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Disputing credit report errors
Your credit report tells the world a lot about you. What if it's saying something it shouldn't? Can you dispute your credit report?
The short answer is "yes." But before you raise that red flag, you should know about the types of errors that typically occur, and which ones are more harmful than others.
As more Americans learn how to pull their credit histories, many are finding their reports aren't giving a clear picture to potential creditors. Names are sometimes misspelled, and addresses are outdated. Even more discomforting, some people find information they don't recognize.
Some of these inaccuracies are harmless, but others could hurt your chances at getting a loan. This is why experts urge people to keep track of their credit histories and to watch for anything that looks out of whack.
Here are six common errors that turn up on credit reports, and what you can do if you find one.
What if your credit report includes accounts that aren't yours? Or it says you lived somewhere you didn't? Or maybe it puts a different middle initial in your name?
Does this mean someone stole your identity? Not necessarily.
In many cases, the credit reporting agency has included data from another person with a similar name, says Bill Bartmann, co-founder of CFS II, a Tulsa, Okla., debt-collection company.
"In my case, I have had another Bill Bartmann's information appended erroneously to my report," he says. "It's not malicious. It's human error."
Credit reports also sometimes include out-of-date details, such as an old address or employer, says Linda Sherry, spokeswoman for Consumer Action.
Some of those details are relatively benign, but "I would dispute anything that's inaccurate," Sherry says.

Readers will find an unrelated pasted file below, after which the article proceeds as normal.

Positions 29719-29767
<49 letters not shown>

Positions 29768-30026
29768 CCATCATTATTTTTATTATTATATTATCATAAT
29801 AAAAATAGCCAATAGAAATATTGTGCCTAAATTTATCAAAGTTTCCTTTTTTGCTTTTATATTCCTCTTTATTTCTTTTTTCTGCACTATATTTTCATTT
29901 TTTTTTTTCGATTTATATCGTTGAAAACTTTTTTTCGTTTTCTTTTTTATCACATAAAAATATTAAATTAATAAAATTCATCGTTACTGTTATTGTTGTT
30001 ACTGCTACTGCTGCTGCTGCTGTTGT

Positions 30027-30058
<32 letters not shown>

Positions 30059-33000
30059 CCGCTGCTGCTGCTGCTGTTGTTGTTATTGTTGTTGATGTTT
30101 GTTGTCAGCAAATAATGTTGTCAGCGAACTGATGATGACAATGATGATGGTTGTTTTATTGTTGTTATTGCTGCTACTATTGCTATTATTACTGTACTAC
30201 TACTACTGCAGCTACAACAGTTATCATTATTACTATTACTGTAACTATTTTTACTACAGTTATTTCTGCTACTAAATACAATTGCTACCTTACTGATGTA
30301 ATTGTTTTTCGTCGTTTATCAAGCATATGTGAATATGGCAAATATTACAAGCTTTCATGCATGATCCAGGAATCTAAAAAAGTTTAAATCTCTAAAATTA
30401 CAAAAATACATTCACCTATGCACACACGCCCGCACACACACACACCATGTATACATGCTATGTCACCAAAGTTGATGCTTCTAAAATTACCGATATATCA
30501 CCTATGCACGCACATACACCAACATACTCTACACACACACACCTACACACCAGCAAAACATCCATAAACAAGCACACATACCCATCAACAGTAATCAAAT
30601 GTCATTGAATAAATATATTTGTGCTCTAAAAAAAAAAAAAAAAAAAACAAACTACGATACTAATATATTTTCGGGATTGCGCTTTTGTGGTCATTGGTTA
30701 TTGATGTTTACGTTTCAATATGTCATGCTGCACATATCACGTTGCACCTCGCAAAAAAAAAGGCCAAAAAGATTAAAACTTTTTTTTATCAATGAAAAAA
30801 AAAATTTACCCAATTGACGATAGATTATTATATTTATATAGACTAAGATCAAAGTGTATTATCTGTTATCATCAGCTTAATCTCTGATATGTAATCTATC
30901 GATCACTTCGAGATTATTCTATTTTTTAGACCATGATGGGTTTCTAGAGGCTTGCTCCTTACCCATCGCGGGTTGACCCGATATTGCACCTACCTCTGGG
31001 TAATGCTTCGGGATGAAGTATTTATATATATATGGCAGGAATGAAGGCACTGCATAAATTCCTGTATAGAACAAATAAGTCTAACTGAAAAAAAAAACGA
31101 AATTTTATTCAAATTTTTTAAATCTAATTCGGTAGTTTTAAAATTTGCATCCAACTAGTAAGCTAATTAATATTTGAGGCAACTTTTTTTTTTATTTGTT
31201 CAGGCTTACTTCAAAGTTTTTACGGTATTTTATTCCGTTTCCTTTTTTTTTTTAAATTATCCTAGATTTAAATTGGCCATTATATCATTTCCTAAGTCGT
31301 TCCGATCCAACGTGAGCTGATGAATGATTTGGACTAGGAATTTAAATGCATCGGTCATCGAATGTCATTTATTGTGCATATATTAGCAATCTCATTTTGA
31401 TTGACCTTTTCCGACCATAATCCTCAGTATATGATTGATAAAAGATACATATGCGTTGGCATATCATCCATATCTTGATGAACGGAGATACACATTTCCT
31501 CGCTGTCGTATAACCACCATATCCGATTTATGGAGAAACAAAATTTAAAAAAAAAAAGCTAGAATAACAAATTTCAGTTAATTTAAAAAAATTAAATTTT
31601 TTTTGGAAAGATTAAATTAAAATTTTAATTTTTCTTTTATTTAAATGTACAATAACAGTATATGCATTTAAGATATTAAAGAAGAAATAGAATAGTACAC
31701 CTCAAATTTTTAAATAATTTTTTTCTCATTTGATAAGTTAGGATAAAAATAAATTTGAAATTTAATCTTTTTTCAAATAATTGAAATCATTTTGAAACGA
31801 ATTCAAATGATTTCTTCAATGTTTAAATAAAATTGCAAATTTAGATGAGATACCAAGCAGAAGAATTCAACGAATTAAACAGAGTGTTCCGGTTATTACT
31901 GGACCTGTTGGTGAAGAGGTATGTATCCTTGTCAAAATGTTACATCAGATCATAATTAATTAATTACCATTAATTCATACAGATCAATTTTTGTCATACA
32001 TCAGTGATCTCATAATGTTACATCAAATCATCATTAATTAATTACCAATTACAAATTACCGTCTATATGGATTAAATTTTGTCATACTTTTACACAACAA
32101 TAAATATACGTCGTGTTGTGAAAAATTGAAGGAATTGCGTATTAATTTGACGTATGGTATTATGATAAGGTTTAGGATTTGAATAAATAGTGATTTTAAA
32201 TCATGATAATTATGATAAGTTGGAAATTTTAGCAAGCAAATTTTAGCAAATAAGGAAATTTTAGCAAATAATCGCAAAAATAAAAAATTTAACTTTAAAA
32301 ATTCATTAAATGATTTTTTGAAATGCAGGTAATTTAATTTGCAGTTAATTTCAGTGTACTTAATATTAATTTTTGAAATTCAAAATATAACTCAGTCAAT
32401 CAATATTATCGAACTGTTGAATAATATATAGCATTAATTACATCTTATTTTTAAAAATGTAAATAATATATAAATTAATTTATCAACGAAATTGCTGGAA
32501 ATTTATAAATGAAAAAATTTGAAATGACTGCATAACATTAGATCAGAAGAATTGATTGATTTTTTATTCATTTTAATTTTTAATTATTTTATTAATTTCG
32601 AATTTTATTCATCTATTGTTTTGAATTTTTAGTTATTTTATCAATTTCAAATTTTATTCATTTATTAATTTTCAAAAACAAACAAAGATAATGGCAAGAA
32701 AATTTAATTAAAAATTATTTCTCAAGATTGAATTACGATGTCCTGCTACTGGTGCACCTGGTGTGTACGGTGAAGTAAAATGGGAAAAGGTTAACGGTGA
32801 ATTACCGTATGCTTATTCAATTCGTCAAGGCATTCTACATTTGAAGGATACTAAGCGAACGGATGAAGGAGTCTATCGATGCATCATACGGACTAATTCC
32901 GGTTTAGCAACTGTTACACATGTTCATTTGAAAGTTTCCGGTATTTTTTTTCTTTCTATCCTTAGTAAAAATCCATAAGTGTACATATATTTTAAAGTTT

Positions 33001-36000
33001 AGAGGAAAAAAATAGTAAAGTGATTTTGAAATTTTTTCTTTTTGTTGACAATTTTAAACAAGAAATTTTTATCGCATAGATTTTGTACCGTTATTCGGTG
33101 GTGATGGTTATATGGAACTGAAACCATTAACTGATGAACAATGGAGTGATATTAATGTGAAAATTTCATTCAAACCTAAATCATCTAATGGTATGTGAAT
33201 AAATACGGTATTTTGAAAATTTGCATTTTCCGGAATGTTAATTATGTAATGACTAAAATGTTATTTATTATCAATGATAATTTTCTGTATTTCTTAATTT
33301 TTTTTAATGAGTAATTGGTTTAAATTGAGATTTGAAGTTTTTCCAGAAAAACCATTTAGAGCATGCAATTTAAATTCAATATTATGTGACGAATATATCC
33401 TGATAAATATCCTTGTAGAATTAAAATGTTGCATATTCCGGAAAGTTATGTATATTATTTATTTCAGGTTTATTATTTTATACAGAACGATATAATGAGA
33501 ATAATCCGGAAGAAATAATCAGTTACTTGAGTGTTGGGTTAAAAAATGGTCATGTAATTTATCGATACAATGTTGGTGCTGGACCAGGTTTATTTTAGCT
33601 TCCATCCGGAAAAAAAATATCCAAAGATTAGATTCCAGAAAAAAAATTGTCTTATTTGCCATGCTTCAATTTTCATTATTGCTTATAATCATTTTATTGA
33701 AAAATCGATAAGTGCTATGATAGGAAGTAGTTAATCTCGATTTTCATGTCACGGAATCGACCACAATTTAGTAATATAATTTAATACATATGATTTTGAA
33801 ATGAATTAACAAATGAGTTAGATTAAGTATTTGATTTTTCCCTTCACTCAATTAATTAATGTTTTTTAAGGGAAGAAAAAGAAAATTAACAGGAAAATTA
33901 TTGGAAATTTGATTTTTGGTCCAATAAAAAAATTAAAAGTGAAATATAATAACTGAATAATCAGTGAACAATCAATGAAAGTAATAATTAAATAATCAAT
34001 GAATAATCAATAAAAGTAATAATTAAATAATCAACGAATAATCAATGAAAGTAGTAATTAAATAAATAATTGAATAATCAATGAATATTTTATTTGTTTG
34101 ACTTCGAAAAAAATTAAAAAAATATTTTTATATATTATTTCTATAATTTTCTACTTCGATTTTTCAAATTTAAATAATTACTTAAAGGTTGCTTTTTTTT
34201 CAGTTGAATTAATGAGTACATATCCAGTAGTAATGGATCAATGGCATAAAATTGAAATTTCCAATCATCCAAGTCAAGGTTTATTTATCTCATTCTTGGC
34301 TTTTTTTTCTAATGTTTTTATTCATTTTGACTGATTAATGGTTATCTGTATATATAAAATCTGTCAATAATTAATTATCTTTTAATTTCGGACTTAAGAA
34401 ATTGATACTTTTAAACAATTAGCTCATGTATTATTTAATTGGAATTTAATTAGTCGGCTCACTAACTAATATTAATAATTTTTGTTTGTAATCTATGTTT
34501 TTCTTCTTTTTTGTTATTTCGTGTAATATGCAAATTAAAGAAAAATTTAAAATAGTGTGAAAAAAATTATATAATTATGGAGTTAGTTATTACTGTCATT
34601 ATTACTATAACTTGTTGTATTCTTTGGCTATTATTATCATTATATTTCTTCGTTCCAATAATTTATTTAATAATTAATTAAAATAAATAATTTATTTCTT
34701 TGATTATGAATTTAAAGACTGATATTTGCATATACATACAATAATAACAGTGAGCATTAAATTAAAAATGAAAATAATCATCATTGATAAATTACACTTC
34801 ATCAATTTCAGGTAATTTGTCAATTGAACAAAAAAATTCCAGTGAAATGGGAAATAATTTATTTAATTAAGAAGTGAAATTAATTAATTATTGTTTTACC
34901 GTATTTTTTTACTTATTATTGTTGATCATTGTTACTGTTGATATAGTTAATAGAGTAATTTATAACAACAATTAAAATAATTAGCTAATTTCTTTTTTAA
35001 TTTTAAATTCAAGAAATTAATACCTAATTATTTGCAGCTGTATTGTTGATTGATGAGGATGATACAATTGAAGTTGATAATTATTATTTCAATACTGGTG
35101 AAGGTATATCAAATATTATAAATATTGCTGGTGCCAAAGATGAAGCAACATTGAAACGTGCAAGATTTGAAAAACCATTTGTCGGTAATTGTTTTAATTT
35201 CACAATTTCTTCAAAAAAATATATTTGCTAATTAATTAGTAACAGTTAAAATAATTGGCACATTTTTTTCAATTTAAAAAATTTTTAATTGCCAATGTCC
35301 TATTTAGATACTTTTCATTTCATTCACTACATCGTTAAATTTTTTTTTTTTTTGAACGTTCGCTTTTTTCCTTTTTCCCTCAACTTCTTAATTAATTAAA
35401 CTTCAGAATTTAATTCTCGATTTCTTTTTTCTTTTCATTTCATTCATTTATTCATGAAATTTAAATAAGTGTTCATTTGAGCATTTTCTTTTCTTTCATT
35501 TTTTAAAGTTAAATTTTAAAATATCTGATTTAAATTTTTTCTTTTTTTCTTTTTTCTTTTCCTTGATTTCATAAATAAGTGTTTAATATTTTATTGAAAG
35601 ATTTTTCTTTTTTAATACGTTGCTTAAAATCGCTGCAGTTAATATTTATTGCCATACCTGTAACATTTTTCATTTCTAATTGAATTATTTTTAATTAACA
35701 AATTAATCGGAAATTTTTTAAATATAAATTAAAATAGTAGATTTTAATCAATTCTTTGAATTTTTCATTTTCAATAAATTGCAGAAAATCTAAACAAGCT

The quickest way to clear your report of errors is to first communicate with the agency that reported the error. Then follow up in writing, Bartmann says.
It also makes sense to notify other credit bureaus because they often share information.
The credit reporting industry hasn't caught up to the new ways banks allow people to deal with overbearing mortgages, Bartmann says.
It still lumps together short sales, strategic defaults and loan modifications as "foreclosures" on credit reports.
That's a problem. A foreclosure is one of the most damaging items to have on your report. You may not have walked away from your home loan, yet your credit report is saying you did.
Anyone who has had a loan modification switched to a "foreclosure" can fix the problem by working with the bank that made the loan. Bartmann says the consumer should ask the bank to corroborate that it wasn't a foreclosure and help explain that to the credit reporting agency.
"It's hard," he says. "Getting them to answer the phone call, dig up old records and prove something is not easy. It does require some skill and persuasion."
You got dumped?
You may have canceled one of your credit cards, but your report says the opposite: "closed by grantor."
"When this one shows up, the score drops like a rock," Bartmann says. Your credit score is especially sensitive to who initiated the breakup.
"It's more important than it was in high school," Bartmann says.